Youth Football Program Raffles Off Chance To Buy Gun
OKLAHOMA CITY (AP) — Football players are taught at a young age what plays they can run out of the shotgun or pistol formations. Now a youth football league in Oklahoma is making waves for raffling off tickets saying the winner would get a handgun.
Bixby Youth Football president Jason Clark said the tickets should have been more clear: The winner got a gift certificate to a gun store, but did not have to buy a gun. Although Clark said the winner did end up buying a gun after passing a background check, the person could have purchased other items at the store like clothes, a gun safe or a gun case.
“There should have been a disclaimer put on it. We have found a mistake on there. But at the end of the day everybody knew, if you win a gift card, you don’t have to get a gun,” Clark said.
Clark said he’s surprised by the media attention the suburban Tulsa league has received over the raffle. He said the league raffled off a hunting rifle two years ago. And he said youth coaches do a lot of good that shouldn’t be ignored.
Clark said once the organization’s board realized the tickets listed a gun as the prize on the raffle tickets, they contacted authorities and attorneys to make sure there were no liability issues. The board decided to let the raffle continue as planned.
The Bixby Youth Football program has about 380 players, ranging from first to seventh grade.
Dan Rice, the fourth-grade coach who held the raffle for his team, did not respond to an email for comment. A message left at a listing for a Dan Rice in Bixby also was not immediately returned. Rice told the Tulsa World that he did not receive any complaints from parents.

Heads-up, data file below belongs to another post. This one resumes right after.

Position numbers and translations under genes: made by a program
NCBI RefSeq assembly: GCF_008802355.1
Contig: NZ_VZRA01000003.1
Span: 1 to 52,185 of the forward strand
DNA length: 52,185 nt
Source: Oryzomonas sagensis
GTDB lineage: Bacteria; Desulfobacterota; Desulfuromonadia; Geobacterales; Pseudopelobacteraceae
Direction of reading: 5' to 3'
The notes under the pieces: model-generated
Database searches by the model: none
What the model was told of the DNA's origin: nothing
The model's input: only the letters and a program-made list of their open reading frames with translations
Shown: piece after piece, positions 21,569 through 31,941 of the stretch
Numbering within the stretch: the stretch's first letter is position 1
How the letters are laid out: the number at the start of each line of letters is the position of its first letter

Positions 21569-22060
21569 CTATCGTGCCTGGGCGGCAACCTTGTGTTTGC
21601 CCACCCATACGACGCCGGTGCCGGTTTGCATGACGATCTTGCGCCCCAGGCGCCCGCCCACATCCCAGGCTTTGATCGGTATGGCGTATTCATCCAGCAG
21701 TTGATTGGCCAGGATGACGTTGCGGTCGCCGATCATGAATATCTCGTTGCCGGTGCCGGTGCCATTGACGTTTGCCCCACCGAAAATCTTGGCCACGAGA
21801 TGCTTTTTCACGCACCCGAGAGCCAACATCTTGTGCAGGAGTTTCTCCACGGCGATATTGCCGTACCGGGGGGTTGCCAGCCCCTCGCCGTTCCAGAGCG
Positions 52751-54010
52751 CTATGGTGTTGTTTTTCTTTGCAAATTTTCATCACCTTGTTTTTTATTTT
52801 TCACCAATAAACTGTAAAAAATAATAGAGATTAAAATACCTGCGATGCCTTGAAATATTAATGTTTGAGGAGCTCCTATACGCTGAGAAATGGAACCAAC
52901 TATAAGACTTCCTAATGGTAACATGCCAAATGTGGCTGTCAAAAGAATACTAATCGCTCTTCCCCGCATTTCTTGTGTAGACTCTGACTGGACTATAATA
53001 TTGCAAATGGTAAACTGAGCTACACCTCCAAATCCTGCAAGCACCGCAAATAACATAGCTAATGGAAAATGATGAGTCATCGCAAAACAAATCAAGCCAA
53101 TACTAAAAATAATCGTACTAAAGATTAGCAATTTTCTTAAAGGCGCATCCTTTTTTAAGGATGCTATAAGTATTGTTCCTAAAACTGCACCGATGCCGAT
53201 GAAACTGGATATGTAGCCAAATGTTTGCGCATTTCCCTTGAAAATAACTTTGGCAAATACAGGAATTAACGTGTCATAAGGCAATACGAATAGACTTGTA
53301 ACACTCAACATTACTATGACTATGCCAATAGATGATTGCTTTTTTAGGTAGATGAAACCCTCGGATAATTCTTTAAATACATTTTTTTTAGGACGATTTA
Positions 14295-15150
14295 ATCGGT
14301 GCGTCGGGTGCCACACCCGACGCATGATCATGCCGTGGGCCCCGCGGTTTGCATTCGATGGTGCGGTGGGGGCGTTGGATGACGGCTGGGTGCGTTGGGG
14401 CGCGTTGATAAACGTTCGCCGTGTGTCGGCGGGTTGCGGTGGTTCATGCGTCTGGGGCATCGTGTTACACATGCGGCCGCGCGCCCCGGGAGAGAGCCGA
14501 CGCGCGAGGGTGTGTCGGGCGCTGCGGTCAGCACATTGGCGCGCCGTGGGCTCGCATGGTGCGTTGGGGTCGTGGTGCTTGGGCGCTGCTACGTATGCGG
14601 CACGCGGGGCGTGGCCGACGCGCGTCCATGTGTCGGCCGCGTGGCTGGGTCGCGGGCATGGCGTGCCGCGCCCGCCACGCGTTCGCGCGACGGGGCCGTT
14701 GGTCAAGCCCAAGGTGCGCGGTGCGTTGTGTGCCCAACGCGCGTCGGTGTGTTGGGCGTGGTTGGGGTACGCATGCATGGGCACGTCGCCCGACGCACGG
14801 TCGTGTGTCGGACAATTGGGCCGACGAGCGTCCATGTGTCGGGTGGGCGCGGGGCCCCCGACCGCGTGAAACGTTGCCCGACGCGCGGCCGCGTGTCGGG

“If I could go back and redo it, I probably would have had our team moms make sure that we had a better disclaimer on it,” he told the newspaper.
Clark said he received a handful of phone calls about the raffle tickets and each time, a parent was with the child selling the ticket.
Clark said the club does not restrict how coaches and parents raise money for their teams, but it does have guidelines that say children can’t go door to door without parents and that team parents must approve of the fundraiser, among other things.
More than 900 people bought a ticket for the raffle, which raised more than $3,000 for the fourth-grade team, the Tulsa World reported.
The athletic director at Bixby Public Schools said the club is not affiliated with the school district and she had no comment.
Other youth organizations and schools have also raffled off guns in fundraising events. A North Carolina elementary school recently drew attention after it said it was raffling off a rifle at a school fundraiser. A hockey league in North Dakota raffled off 200 guns earlier this year as part of a fundraising effort.
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